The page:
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Old 03-29-2016, 02:43 PM   #8
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Mine does the same thing....always a few cups of water there that cannot evacuate with the bilge pump. I bought a cheap water blaster that I use to suck the last ounces of water and spray it into a plastic can. Just a few pumps worth and a sponge finishes it off. Since I have dripless logs, I expect a completely dry bilge, but some gets in from rain and condensation through the laz hatch.
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Old 03-29-2016, 02:43 PM   #9
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I added a check valve in an old boat, it still drained back. Just slower.

I wait for it to drain back and shop-vac it out, then the bilge stays dry till the next time.
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Old 03-29-2016, 03:19 PM   #10
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My Trojan rope locker drained into the bilge so I glassed the bulkhead and closed up the bottom of the rope locker. Then I put a drain hole at the bottom of the rope locker through the hull and covered it with a clam shell facing down and aft. That stopped the water from the anchor rode from getting into the bilge. You just have to address each entry point in turn. The best solution is to keep the water out to begin with. There are very few pumps that will get all the water out due to loss of suction as the water gets low. And then as mentioned, the water drains back down into the bilge from the discharge hose. I used a Whale remote pickup pump to evacuate most of the water. It has a check valve built into the pump. I used it just to get the residual water out of the bilge. I had the major pump mounted a little higher without a check valve.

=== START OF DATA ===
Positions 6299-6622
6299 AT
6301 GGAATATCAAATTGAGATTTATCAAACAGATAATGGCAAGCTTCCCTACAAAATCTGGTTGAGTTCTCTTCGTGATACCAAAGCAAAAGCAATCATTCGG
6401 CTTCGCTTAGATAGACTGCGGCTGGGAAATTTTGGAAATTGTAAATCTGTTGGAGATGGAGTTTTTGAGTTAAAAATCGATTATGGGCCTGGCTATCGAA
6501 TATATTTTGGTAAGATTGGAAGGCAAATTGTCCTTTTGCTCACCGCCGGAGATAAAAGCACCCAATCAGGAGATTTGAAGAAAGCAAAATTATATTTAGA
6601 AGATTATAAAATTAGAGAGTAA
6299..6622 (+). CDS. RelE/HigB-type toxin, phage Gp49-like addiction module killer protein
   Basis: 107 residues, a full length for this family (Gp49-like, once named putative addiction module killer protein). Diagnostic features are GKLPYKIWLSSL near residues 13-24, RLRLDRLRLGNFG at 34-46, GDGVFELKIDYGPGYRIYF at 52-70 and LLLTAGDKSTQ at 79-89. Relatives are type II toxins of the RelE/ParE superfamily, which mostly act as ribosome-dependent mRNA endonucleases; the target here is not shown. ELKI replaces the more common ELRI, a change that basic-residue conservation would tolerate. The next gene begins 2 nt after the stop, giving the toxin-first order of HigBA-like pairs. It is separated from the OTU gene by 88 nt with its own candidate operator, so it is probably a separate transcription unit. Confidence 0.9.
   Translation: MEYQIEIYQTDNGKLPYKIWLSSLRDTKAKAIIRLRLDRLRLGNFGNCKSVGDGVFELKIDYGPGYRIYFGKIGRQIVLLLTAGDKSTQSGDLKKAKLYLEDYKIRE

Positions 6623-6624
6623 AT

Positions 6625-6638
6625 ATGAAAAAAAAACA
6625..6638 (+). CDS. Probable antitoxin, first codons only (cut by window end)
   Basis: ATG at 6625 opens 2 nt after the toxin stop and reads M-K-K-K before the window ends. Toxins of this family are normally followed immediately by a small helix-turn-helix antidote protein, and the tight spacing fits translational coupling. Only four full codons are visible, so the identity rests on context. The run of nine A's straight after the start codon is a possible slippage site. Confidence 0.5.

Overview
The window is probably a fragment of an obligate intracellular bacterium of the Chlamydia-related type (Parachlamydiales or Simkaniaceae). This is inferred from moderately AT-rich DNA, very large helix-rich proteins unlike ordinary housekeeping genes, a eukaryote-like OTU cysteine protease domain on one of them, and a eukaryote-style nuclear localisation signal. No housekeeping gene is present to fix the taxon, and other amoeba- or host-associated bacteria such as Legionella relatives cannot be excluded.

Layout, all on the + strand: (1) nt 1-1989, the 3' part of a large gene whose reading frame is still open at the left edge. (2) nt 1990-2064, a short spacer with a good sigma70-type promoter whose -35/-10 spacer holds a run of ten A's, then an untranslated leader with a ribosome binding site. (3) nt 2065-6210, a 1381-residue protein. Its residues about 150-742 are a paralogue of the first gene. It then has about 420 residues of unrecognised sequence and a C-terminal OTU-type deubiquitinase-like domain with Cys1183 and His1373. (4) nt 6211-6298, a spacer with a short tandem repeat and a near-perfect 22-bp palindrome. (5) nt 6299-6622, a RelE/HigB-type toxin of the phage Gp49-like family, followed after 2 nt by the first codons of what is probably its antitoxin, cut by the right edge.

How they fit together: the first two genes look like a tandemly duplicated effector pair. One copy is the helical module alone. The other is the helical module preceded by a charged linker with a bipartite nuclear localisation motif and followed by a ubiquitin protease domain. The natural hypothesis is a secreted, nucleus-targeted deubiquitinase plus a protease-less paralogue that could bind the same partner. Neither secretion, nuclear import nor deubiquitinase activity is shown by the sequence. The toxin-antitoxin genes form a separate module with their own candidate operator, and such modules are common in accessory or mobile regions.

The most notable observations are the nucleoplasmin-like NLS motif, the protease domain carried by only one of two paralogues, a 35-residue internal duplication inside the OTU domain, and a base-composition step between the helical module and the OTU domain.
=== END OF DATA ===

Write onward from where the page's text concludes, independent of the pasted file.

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Old 03-29-2016, 03:36 PM   #11
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I think this is one of the companies you guys are talking about...

Dry Bilges are possible!

It uses a vacuum line to various points to suck out the last bits of water and keep it dry.

I think the cause for the residual water is back-flow, when the bilge pump shuts off, any left over water in the drain line runs back into the bilge. Usually this isn't a problem though. PSNELD's suggestion seems to be a good one by putting a tiny bilge pump deeper with a check valve, just to get the first & last water pumped out. The check valve would be just outside the pump on the exit line, so minimum back-flow. That would be cheaper than the vacuum systems...

I was on a boat at a boat show and heard a sucking sound. The sales guy said it was the vacuum system checking each shower bilge for residual water. I would want that put on a timer so it wasn't doing it every few hours...
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Old 03-29-2016, 03:40 PM   #12
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Quote:
Originally Posted by psneeld View Post
You could rig a tiny bilge pump with a check valve and on/off switch so you could get more but still not all out.

This pump would be in addition to your other 6 rated at 20,000 gph